Dusty Baker's contract runs out after this season, and he hasn't heard about an extension yet.
By HAL MCCOYFS Ohio
CINCINNATI — For a lame duck, Dusty Baker doesn’t waddle when he walks. In fact, he walks like a man and talks like a man.
His contract expires after this season and, despite having his team in first place most of the season, the
Cincinnati Reds manager hasn’t heard the first peep from the front office about a contract extension.
“I’m getting tired of getting asked that question everywhere we go on the road from other players, coaches, managers, scouts and front office people from other teams,” Baker said Saturday afternoon as he stood behind the batting cage watching his team take practice cuts before an important game against the St. Louis Cardinals.
“It’s gone this far (with nothing happening) so I figure I might as well ride it out the rest of the year and see where it goes,” he said. “You know, at this stage of my life I have a big say in it, too.”
Before Baker arrived in 2008, the franchise was in a messy cesspool of the losing doldrums, 11 straight seasons below .500.
A new regime — fronted by CEO/president Bob Castellini — which was dedicated to returning the luster to the proud franchise, preferred a known and successful commodity and brought in Baker to manage.
And the turnaround began.
By 2010, the team was in the playoffs for the first time since 1995 before it was swept in the first round by the Philadelphia Phillies.
Baker, though, predicted bigger and better things and he is delivering. The team faltered in 2011, but despite major holes and major injuries, Baker has the Reds back on course toward the playoffs.
The Reds began Saturday’s game tied for first place in the National League Central with the Pittsburgh Pirates, against all odds.
And, yet, Baker is a lightning rod for fan criticism — sometimes for his strategic moves (or non-moves), but mostly for whom he plays and doesn’t play and for the batting orders he writes on the lineup card.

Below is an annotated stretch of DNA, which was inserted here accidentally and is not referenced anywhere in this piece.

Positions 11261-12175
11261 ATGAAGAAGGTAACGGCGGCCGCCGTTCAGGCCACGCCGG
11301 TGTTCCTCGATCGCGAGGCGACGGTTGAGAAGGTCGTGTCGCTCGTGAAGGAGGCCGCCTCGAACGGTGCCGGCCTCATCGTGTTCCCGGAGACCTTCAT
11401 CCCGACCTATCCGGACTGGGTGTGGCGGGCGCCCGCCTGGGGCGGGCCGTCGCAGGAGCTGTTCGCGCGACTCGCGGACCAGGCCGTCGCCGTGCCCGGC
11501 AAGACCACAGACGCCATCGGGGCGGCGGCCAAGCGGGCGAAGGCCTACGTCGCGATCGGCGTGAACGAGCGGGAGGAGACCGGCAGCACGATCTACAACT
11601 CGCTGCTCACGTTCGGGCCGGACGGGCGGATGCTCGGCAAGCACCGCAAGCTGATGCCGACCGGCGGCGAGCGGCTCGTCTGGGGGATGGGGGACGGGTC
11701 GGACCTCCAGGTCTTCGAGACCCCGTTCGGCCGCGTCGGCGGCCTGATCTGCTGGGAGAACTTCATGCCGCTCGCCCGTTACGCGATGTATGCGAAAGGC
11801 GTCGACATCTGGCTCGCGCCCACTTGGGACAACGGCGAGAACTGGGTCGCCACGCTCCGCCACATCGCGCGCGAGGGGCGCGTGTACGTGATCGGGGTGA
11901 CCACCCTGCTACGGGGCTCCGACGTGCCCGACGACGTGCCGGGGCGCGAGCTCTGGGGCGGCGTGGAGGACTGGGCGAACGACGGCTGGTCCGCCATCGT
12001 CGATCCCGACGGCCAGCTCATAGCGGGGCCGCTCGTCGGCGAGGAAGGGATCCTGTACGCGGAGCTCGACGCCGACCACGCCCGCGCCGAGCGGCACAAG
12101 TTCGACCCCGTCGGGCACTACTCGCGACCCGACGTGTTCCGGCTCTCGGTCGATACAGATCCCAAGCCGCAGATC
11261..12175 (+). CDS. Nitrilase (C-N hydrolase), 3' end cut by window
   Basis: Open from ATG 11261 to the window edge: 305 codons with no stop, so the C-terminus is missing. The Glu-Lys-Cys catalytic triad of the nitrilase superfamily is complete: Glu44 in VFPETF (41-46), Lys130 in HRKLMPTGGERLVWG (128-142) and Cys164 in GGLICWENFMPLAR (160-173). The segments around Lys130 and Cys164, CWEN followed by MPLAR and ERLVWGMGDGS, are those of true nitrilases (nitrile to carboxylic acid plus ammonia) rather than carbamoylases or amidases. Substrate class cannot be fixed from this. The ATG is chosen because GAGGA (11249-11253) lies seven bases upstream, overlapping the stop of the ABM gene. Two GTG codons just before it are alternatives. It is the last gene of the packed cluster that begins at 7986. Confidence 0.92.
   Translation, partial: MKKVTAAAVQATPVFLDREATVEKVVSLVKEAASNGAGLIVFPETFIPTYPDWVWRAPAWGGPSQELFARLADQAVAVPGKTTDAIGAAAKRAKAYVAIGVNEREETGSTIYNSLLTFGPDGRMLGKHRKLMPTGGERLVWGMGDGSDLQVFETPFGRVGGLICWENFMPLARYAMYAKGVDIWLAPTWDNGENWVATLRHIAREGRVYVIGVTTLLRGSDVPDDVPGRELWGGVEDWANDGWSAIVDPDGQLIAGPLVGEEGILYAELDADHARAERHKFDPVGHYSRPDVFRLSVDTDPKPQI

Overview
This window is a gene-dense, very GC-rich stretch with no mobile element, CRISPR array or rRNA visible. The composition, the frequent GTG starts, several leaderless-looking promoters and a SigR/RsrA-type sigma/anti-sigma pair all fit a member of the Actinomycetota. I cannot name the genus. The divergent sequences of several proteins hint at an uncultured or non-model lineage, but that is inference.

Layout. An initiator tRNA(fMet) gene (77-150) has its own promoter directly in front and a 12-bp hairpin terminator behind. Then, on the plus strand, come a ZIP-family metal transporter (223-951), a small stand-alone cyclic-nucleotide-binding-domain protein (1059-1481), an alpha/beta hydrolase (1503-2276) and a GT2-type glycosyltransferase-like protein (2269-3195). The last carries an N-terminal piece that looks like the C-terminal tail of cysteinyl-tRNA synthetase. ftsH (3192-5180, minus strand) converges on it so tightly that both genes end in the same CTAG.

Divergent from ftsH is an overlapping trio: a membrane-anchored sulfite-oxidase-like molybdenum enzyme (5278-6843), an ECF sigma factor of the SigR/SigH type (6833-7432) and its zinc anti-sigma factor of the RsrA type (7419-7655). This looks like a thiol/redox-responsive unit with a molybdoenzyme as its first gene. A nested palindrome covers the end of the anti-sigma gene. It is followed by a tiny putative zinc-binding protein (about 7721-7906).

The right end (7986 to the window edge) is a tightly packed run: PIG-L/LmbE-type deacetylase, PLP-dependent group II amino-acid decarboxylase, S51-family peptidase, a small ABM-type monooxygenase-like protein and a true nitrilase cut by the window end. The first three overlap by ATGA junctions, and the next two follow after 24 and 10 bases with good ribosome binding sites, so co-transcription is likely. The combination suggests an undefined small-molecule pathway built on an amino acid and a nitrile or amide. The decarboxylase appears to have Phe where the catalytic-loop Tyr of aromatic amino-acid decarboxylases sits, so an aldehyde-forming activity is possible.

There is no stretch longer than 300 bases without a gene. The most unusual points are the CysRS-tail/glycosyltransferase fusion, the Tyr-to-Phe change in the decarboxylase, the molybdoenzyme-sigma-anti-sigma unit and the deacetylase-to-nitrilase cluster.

The current issue is: “Why are you playing Scott Rolen at third base when he is hitting .178 and fighting back spasms when rookie Todd Frazier is playing so well? And why do you keep running Miguel Cairo up to the plate in key pinch-hitting situations with his .147 average?”
On this day, as have been so many in June and July, the thermometer was pushing 90 and the humidity was thick enough to cover a slice of toast.
“This is one reason,” Baker said. “Some teams who are playing the same guys day after day are going to run out of gas. We are on a streak of playing 13 straight games without a day off. Then we get a day off and play 17 more days without a day off.
“That’s why you have to play everybody, you need everybody,” he said. “I’m still convinced Rolen and Miggie (Cairo) are going to come around. And if I don’t play Rolen, I risk wearing out Frazier. We need to get through the July and August heat and hope it cools off in September and we can get our strength back.”
Rest is important in Baker’s scheme and he has a theory about players who appear in the All-Star Game.
“I’ve noticed that players who are in the All-Star Game always start off slow in the second half,” he said. “They not only try to do well, they try to turn it up a notch in the All-Star Game. While the rest of the players are taking three days off, the All-Stars are playing and traveling.”
Cincinnati’s position All-Stars were first baseman Joey Votto and right fielder Jay Bruce.
“I’m going to give them some time off real soon,” said Baker. “I would have given Votto off Friday if we were playing a lesser team, but we need him against the Cardinals.”
Baker draws heat, too, for seemingly sitting players after they’ve done well the previous game or two — Frazier homered Friday and sat for Rolen Saturday. Frazier had two hits and scored two runs in San Diego the day before the All-Star break, but sat the next day as Rolen went 0-for-4 with two strikeouts.
“People always want me to play the hot hand,” said Baker. “If you play a guy with a hot hand in a difficult situation he won’t have the hot hand for long. I try to match them up. If a guy is a low-ball hitter I put him in against a low-ball pitcher. If he is a high-ball hitter I look for a high-ball pitcher.
“That’s the way I did it last year with Chris Heisey and Jonny Gomes in left field and that protects them and benefits them in the long run, and helps the team,” said Baker.
Baker lost three main bullpen operatives in spring training in closer Ryan Madson (gone for the season), Nick Masset (still not back) and Bill Bray (back but barely used). Instead the team has patched together a bullpen that is near the top of the National League.
Rolen, a key player — a leader in the clubhouse and a veteran presence on the field — is enduring his worst professional season.
The team has no legitimate leadoff hitter and is using rookie Zack Cozart as a patch-in. The team has no legitimate cleanup hitter and is using second baseman Brandon Phillips as a patch-in.
Left field remains a blot in the lineup with Ryan Ludwick, Heisey and Frazier as interchangeable parts, although Ludwick has begun producing as of late.
When all that is mentioned to Baker, what a great job he has done to have the team in first place despite injuries, some players underachieving (Drew Stubbs, .212) and players hitting in unnatural spots, Baker says quickly, “I doubt if everybody believes that or thinks about that stuff.”
But it is there, on display, for all to see. And the standings don’t lie.